There are plenty of rites of passage most people experience as a kid.
However, I’d argue none of them are more formative than sneaking some TV at a sleepover in search of shows you know virtually nothing about except your parents would have an absolute heart attack if they knew you watched them.
My first experience with this came in fourth grade when a kid said his older brother told him that once the clock struck 10 PM, television turned into a lawless world filled with things like “sex” and “69.”
Did I know what either of those things meant at the time? No. No, I did not.
I just knew they were things my parents wouldn’t want me to know about so I made it my mission to enter into the uncharted waters of late-night television.
This sparked a journey of rebellion, where I would spend the next few years learning “butt” wasn’t actually the worst swear word in the world.
According to Uproxx, Senior Living recently conducted a survey of people across all age groups to try to figure out what the most offensive television show of all time is.
These were the results.
5. Married… with Children (2.7%)
Starting in 1987, Al Bundy and his family set out on a mission to undermine wholesome family sitcoms with a show that provided a much more realistic look at the pitfalls that come with raising a couple of teenagers— including Christina Applegate, who is permanently seared into the minds of adolescents that grew up with her.
The show was filled with an impressive stream of jokes featuring racy innuendos, casual misogyny, and (GASP!) partially exposed breasts.
However, Married… With Children never would have existed if it wasn’t for the next entry.
4. All In The Family (6.4%)
All in the Family centers around Archie Bunker, a man who couldn’t go more than three sentences without dropping some kind of epithet and might actually have taken the top spot if it wasn’t for the fact no one under the age of 50 really remembers it.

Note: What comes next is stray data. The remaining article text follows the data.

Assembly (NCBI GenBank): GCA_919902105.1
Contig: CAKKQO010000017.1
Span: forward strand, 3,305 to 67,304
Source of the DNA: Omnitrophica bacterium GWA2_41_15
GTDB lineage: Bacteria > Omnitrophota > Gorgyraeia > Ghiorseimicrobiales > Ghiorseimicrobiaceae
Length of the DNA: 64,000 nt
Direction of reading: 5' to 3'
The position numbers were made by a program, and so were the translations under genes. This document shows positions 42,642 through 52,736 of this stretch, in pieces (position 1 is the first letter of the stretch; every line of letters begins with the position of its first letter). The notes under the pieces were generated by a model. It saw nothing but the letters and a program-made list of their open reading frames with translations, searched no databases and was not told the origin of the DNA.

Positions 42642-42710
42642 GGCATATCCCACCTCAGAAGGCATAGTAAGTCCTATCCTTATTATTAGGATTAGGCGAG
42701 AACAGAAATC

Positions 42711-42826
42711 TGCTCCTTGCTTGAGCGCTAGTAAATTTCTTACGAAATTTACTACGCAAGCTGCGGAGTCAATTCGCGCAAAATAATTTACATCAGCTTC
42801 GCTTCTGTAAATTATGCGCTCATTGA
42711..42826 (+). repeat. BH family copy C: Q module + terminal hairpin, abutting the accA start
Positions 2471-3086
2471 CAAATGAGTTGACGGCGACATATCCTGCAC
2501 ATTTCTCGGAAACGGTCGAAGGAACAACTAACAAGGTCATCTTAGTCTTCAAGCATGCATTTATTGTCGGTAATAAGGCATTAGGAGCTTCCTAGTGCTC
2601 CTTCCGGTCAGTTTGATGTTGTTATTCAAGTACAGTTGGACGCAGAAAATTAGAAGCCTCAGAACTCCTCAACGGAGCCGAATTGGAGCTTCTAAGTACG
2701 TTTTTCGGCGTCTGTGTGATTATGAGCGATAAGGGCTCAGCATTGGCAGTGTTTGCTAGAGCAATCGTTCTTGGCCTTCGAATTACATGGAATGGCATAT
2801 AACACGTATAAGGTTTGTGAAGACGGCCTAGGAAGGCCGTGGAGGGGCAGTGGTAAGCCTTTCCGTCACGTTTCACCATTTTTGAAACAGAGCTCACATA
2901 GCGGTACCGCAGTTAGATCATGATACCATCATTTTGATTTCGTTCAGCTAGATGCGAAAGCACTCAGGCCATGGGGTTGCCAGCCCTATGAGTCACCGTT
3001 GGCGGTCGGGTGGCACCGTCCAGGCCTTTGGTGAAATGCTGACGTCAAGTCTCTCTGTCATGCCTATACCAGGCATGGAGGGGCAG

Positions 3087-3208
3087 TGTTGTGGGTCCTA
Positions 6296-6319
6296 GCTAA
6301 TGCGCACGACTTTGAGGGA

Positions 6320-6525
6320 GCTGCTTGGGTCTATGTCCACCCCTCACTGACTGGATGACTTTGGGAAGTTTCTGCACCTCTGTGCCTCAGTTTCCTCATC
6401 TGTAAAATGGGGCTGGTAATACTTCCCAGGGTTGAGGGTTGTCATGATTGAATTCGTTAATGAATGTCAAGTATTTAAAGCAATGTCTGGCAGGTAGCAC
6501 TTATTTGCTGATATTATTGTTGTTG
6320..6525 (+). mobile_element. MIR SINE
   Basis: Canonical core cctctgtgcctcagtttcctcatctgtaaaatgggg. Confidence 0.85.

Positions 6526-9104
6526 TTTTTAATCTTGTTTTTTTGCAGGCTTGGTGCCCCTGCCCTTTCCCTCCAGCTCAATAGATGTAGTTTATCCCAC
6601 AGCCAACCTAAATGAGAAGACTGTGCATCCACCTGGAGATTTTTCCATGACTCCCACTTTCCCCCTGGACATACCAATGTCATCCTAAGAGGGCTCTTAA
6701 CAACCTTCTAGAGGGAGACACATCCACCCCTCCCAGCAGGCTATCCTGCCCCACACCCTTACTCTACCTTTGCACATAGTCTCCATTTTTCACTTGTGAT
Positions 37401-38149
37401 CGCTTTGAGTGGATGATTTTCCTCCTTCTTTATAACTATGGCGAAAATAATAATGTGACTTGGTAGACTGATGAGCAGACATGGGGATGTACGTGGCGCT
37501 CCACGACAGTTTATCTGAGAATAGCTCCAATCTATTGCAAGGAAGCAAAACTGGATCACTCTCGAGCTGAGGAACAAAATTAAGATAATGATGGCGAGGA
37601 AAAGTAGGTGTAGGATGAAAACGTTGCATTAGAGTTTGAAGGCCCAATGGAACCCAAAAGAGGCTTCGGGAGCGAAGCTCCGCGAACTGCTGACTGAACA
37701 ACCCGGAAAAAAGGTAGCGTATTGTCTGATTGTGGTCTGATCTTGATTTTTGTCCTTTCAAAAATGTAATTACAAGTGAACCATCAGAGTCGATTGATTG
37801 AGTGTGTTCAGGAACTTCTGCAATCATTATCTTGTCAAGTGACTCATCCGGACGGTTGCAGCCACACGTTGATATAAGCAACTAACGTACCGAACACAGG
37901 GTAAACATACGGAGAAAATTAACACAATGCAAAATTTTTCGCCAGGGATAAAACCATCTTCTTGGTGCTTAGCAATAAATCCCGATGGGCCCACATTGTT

Bunker was supposed to be portrayed as a social artifact but that didn’t really take away from his very questionable choice of words when it came to addressing topics like religion, race, and sexuality.
If think pieces had existed back then, there’s no doubting All in the Family would have been the star of essays with “problematic” in the title.
3. Maury (7.1%)
Virtually every single kid in America had the same viewing schedule when they stayed home sick from school, which started with catching an episode of The Price Is Right before flipping the Maury and getting a look at the underbelly of America.
Maury first aired in 1991, and since then, it’s managed to distill the essence of trashiness into a television show featuring rebellious teens, love triangles, burly security guards, and— most importantly— paternity tests that often spark amazing dances like the ones in the video above.
The Real World might get credit for being the first reality televison show but I’d argue Maury was actually ahead of the curve.
2. Family Guy (10.5%)
Unlike the previous entries on this list, Family Guy has stirred up so much shit since it first aired in 1999 that it has its own Wikipedia page devoted to the countless controversies it’s stirred up over the years.
I won’t even try to sum up the endless topics the show has lampooned in the most tasteless ways possible but it’s safe to say Seth MacFarlane has managed to perfect the art of offensiveness over the past couple of decades.
However, no one has done it better than the guys responsible for the show that took the top spot.
1. South Park (30.7%)
I covered some of the best (and most offensive) moments in South Park history ahead of the first episode of the newest season of South Park that aired last week.
People around the country were absolutely aghast when South Park premiered in 1997 thanks to its unprecedented offensiveness that knew literally no bounds.
After all, this is a show that’s featured, among many other things:
- Every stereotype imaginable
- An episode that tracked the number of times “shit” was uttered
- A singing piece of poop
- Indiana Jones being sexually assaulted
- Everything else
Over the years, the people in charge of being outraged about TV shows have essentially become as numb to South Park as America has been to school shootings after realizing there was virtually nothing they could do to make Trey Parker and Matt Stone tone things down.
South Park took the top spot by a wide margin and it’s safe to say it earned it.